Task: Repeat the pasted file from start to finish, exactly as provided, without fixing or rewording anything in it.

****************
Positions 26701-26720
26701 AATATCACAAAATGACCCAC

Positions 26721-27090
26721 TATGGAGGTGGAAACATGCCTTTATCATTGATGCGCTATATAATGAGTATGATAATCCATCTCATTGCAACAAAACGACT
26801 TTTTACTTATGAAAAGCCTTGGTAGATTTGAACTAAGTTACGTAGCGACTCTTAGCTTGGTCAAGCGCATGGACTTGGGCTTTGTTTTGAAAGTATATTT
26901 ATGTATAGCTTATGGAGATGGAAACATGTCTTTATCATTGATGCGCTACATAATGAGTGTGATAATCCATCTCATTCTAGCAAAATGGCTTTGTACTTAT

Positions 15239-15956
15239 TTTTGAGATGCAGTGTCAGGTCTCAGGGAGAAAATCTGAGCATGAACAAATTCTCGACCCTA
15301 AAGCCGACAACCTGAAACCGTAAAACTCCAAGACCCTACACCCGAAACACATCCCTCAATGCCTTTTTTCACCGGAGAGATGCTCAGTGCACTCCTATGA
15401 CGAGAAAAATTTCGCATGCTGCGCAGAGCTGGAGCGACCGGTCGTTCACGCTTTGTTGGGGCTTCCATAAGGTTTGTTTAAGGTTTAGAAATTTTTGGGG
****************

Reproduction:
Positions 26701-26720
26701 AATATCACAAAATGACCCAC

Positions 26721-27090
26721 TATGGAGGTGGAAACATGCCTTTATCATTGATGCGCTATATAATGAGTATGATAATCCATCTCATTGCAACAAAACGACT
26801 TTTTACTTATGAAAAGCCTTGGTAGATTTGAACTAAGTTACGTAGCGACTCTTAGCTTGGTCAAGCGCATGGACTTGGGCTTTGTTTTGAAAGTATATTT
26901 ATGTATAGCTTATGGAGATGGAAACATGTCTTTATCATTGATGCGCTACATAATGAGTGTGATAATCCATCTCATTCTAGCAAAATGGCTTTGTACTTAT

Positions 15239-15956
15239 TTTTGAGATGCAGTGTCAGGTCTCAGGGAGAAAATCTGAGCATGAACAAATTCTCGACCCTA
15301 AAGCCGACAACCTGAAACCGTAAAACTCCAAGACCCTACACCCGAAACACATCCCTCAATGCCTTTTTTCACCGGAGAGATGCTCAGTGCACTCCTATGA
15401 CGAGAAAAATTTCGCATGCTGCGCAGAGCTGGAGCGACCGGTCGTTCACGCTTTGTTGGGGCTTCCATAAGGTTTGTTTAAGGTTTAGAAATTTTTGGGG